Hearing for South Africa's Malema postponed to October

JOHANNESBURG Sun Sep 18, 2011 11:11am BST

ANC Youth League leader Julius Malema addresses his supporters outside the party headquarters in central Johannesburg August 30, 2011. REUTERS/Siphiwe Sibeko

ANC Youth League leader Julius Malema addresses his supporters outside the party headquarters in central Johannesburg August 30, 2011.

Credit: Reuters/Siphiwe Sibeko

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JOHANNESBURG (Reuters) - A disciplinary hearing that could decide the political fate of South African firebrand Julius Malema has been postponed until October, the ruling African National Congress (ANC) said.

Malema, leader of the ANC's youth wing and named this week by Forbes magazine as one of the most powerful men in Africa, faces suspension or expulsion from the ruling party if found guilty on charges which include bringing the ANC into disrepute.

In a brief statement issued late on Saturday night, the ANC said proceedings had been put off until October 6 "due to the unavailability of the parties."

It did not elaborate or say which parties were unavailable but said Malema would call more witnesses at that time and that final arguments would be made on October 8.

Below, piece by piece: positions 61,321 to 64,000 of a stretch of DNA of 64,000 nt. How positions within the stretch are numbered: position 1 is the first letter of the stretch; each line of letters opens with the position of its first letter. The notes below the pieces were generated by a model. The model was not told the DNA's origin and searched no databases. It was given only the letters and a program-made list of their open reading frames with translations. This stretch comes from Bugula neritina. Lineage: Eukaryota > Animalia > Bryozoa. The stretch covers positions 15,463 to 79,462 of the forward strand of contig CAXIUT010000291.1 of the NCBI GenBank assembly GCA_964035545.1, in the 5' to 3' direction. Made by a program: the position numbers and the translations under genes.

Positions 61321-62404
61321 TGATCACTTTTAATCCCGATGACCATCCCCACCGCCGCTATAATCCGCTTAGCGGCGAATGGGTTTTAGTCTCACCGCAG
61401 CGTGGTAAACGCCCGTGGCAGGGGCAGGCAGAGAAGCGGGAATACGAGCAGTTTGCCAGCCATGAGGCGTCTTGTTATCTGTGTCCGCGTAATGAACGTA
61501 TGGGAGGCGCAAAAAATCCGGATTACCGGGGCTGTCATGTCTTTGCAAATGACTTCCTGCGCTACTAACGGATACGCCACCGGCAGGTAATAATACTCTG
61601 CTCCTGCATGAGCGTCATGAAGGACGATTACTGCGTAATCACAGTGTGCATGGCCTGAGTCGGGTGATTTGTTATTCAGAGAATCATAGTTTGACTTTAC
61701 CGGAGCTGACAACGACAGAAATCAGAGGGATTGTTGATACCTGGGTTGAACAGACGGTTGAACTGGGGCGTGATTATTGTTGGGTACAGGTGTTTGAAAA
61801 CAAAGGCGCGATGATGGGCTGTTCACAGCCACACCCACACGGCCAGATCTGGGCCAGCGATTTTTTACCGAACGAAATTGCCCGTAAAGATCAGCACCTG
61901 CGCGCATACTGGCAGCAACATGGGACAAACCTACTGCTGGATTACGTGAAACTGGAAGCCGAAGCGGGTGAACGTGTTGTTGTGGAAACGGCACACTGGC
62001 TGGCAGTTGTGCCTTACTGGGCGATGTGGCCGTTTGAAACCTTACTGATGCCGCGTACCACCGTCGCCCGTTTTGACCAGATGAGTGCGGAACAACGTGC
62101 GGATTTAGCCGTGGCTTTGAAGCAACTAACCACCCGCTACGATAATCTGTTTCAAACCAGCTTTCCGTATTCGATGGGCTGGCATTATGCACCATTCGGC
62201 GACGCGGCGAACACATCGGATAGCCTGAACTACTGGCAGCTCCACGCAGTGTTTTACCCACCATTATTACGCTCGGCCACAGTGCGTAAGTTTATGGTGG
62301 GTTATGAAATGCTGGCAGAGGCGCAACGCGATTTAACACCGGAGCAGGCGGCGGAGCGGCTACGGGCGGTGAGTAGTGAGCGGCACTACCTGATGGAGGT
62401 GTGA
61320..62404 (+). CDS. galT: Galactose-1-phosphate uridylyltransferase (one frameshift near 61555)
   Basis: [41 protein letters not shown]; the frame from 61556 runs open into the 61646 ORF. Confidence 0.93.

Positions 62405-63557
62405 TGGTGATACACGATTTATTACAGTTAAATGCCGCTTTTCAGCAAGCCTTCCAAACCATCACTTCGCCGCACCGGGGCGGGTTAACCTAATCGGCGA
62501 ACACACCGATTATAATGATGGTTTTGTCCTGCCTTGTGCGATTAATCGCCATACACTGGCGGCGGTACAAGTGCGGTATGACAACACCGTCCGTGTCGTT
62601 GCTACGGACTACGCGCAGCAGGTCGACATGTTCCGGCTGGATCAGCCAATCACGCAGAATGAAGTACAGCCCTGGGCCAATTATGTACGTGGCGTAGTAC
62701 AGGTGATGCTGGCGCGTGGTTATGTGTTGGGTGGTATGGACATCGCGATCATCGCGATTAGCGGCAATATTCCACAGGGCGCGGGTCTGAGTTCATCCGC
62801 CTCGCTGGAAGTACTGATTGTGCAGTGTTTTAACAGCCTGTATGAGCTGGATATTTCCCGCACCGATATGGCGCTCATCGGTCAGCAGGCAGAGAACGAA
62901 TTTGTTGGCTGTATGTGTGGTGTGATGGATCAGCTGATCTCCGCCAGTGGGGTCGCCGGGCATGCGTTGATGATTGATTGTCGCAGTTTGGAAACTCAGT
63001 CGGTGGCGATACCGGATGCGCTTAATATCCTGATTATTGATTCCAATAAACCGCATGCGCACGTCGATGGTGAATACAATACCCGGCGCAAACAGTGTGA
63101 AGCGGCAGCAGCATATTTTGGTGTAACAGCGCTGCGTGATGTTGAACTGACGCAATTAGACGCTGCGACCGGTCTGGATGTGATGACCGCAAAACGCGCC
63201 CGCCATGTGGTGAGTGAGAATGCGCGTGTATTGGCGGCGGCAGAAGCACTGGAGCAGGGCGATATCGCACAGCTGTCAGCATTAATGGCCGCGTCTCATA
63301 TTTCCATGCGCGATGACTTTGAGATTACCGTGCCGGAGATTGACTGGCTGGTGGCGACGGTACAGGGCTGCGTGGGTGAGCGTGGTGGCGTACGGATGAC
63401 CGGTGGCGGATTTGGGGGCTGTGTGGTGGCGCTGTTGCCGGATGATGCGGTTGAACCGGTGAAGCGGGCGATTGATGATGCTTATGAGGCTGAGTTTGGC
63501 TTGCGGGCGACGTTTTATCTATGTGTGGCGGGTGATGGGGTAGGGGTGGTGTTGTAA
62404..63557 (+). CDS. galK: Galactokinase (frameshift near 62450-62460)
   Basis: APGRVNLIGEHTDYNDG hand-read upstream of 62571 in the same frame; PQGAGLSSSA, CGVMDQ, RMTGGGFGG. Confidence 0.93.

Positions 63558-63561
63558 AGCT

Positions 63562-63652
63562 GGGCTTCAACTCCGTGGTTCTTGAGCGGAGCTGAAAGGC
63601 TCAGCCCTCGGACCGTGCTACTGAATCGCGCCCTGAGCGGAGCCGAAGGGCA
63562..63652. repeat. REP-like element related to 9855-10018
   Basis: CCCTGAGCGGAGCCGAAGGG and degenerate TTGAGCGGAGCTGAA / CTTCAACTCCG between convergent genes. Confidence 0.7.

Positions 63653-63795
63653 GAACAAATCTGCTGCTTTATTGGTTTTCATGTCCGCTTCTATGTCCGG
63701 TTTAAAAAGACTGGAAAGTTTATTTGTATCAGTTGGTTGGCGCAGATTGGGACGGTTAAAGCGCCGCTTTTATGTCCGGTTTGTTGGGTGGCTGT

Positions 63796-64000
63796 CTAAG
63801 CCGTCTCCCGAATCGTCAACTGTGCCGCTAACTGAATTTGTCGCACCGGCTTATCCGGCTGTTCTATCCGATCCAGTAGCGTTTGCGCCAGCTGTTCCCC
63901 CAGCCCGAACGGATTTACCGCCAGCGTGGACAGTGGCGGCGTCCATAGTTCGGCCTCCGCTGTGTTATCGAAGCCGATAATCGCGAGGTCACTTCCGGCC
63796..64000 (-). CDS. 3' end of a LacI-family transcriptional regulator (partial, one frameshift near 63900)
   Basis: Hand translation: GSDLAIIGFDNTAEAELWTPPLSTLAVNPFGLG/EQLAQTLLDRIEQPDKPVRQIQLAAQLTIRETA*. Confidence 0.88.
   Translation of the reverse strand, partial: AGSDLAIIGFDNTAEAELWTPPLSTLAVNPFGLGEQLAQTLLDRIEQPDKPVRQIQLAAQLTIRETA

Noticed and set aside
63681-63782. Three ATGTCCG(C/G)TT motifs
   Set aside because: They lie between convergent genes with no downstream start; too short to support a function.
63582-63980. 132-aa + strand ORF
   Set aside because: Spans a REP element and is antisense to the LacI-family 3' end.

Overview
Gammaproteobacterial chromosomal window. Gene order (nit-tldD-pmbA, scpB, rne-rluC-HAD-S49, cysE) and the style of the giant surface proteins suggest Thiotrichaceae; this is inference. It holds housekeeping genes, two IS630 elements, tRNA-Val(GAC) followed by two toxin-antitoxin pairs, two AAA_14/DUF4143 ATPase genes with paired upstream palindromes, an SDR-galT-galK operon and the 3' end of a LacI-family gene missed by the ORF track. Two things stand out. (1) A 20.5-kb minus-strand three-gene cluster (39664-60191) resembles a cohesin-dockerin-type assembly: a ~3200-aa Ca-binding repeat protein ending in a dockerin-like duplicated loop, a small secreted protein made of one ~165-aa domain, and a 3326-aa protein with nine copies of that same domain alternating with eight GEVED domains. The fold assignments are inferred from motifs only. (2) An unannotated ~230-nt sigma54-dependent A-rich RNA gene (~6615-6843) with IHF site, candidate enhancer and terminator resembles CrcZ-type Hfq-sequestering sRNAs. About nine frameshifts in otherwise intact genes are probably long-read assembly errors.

Malema has rattled investors with his calls to nationalise mines and his declaration of "economic war" on the white minority that still controls much of Africa's largest economy.

The postponement is not a big surprise as the proceedings have been dragging on and members of the panel, such as chairman Derek Hanekom who is the deputy minister of science and technology, have other commitments.

But the delay may also give Malema valuable time to marshal more support both on the stand and behind the scenes.

The Sunday World newspaper reported that Malema had managed to get ANC veteran Winnie Madikizela-Mandela, former wife of party icon Nelson Mandela, to be one of his witnesses. A divisive figure within the party, she still commands a strong following among the ANC's base of poor blacks.

The ANC disciplinary committee hearing is a high stakes gamble for Malema, who could see his political career derailed, as well as for President Jacob Zuma, who could face trouble if his adversary and party power-broker Malema is exonerated.

Malema, whose populist policies resonate with the poor black majority, once said he would "kill" for Zuma.

But he now seems intent on ousting him in favour of ANC stalwarts who will support his drastic economic vision for South Africa that includes seizing white-owned farmland.

Malema is facing a separate police investigation into his finances including a suspected slush fund used to pay for a lavish lifestyle.

(Additional reporting by Peroshni Govender, editing by Rosalind Russell)

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